Date of Award


Degree Name

MS in Polymers and Coatings


Chemistry & Biochemistry


Dr. Ray Fernando




Douglas James Herrick

Waterborne coatings are formulated with a number of different ingredients; water, latex polymers, pigments, surfactants, dispersants, defoamers, biocides, coalescing aids, and rheology modifiers or thickeners. Rheology modifiers are necessary in order to improve the physical properties of the coating before, during, and after application to a substrate. There are two kinds of rheology modifiers used in waterborne coatings; associative thickeners and non-associative thickeners. Coatings formulated with associative thickeners are quite sensitive to coating variations; the slightest change in the formulation has profound effects on the rheology of the coating. The opposite is true for coatings formulated with non-associative thickeners, where the rheology of the coating is not affected by minor changes in the formulation. The rheological properties of coatings are most influenced by the latex, thickener, and surfactant components of the coating. Previous studies have shown that the most ideal balance of rheological properties come from using associative thickeners. However, when waterborne coatings with associative thickeners are tinted with colorants containing high levels of surfactants they exhibit a significant decrease in viscosity. This change in viscosity results in poor sag resistance, poor brush loading, and may also cause a reduction in tint strength of the coating.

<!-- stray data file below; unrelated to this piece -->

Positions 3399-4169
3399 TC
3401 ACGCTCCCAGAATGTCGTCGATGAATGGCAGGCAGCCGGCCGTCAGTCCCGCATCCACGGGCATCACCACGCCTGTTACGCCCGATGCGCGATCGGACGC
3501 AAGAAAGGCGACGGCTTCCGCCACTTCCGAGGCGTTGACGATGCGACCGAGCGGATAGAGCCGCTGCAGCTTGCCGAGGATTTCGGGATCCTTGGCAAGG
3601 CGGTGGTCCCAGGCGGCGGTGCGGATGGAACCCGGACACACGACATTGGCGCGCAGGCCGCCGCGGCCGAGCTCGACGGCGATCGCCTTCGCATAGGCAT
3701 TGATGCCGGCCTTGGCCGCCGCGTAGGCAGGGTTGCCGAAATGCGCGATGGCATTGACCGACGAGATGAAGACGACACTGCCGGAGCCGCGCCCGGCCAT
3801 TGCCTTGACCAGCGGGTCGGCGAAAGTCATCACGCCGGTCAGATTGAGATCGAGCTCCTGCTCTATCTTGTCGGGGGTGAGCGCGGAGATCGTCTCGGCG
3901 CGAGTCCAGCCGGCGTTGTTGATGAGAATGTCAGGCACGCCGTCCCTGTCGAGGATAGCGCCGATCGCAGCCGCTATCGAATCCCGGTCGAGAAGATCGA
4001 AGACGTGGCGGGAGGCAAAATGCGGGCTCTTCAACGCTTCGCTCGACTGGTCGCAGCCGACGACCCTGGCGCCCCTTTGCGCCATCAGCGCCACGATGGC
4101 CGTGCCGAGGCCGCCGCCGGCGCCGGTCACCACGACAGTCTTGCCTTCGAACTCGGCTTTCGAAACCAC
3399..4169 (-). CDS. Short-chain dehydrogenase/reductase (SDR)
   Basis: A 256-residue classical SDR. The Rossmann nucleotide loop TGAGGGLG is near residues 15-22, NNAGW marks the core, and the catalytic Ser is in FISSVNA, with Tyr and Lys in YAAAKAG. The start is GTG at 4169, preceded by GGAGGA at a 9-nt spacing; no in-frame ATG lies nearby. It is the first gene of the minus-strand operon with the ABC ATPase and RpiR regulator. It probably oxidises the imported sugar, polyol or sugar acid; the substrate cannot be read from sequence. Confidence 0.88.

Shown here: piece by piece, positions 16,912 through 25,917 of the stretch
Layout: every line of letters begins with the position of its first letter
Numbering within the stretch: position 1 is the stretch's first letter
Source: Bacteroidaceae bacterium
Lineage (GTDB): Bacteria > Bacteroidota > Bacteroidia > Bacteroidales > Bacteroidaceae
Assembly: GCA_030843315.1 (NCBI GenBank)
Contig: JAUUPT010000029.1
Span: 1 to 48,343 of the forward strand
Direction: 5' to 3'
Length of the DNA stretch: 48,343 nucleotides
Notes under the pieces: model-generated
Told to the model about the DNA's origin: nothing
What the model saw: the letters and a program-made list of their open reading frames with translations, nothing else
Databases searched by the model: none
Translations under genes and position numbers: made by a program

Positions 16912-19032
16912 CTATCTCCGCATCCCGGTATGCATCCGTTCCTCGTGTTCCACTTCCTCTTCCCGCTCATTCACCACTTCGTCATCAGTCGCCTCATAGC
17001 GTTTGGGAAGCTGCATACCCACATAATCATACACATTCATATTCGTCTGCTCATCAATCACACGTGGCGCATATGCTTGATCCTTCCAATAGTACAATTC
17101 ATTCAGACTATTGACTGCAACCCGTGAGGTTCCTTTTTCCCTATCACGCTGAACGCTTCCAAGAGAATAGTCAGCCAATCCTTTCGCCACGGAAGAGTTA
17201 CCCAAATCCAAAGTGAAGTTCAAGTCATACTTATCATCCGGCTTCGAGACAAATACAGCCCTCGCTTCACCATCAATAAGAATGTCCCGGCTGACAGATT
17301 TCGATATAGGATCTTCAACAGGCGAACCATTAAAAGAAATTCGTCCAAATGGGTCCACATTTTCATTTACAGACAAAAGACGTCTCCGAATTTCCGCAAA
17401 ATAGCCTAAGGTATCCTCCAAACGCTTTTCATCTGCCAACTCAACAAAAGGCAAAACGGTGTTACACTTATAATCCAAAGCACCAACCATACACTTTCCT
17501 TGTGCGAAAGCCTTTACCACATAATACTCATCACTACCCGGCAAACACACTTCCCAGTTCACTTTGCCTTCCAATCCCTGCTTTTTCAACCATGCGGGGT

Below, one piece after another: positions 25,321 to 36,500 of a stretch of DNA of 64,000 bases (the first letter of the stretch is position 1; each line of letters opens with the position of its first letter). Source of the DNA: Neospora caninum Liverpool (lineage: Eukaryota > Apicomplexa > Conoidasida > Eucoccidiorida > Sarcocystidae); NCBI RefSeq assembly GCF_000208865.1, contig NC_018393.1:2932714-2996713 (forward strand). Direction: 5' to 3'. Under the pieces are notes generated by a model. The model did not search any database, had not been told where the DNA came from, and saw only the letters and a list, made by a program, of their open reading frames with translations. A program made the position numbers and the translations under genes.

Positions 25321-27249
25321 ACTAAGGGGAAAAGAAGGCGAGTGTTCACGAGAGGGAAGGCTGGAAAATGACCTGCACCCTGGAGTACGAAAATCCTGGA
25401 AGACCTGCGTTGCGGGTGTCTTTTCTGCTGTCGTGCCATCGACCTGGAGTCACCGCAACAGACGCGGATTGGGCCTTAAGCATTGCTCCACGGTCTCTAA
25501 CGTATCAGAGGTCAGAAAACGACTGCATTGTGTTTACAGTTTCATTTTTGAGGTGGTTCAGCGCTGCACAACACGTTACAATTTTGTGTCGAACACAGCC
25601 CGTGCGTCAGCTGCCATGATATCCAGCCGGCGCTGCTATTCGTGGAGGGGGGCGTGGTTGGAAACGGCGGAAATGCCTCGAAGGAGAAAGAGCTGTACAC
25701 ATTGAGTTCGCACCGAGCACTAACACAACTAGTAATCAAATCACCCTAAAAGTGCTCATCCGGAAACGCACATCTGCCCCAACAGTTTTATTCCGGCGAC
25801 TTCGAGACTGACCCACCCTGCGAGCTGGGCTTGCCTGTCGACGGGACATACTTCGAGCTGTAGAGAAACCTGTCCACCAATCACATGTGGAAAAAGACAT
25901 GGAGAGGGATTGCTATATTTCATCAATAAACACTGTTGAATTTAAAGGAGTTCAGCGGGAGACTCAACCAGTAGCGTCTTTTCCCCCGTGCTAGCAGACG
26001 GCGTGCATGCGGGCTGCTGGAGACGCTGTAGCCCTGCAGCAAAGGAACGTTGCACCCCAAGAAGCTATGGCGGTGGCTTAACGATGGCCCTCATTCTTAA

In this work, the effect of tinting paints with six different colorants on the viscosity of the paint was studied for four different paint formulations: a pastel base and a deeptone base formulated with hydroxyethylcellulose (HEC-type) non-associative thickeners, and a pastel base and a deeptone base formulated with hydrophobically-modified, ethoxylated polyurethane (HEUR-type) associative thickeners. Gloss values and tinting strengths were obtained in accordance with ASTM methods D523-08 and D4838-88. In addition, dynamic stress and frequency sweeps were taken in order to study the effect of colorant addition on the viscoelastic properties of each sample. Colorant addition had little to no effects on the viscosity of the bases formulated with HEC thickeners, while there was a dramatic decrease in viscosity upon colorant addition to the bases with HEUR thickeners. Similar results were observed in the viscoelastic property analysis: little to no effects on the elastic and viscous moduli was seen with the tinted coatings formulated with the non-associative thickeners, while both the elastic and viscous moduli decreased for the coatings formulated with associative thickeners. A few of the deeptone bases showed increased moduli upon tinting compared to the parent deeptone base. The addition of colorant resulted in a decrease in tinting strength and an increase in gloss for those samples with associative thickeners, while the opposite was found for those samples with non-associative thickeners.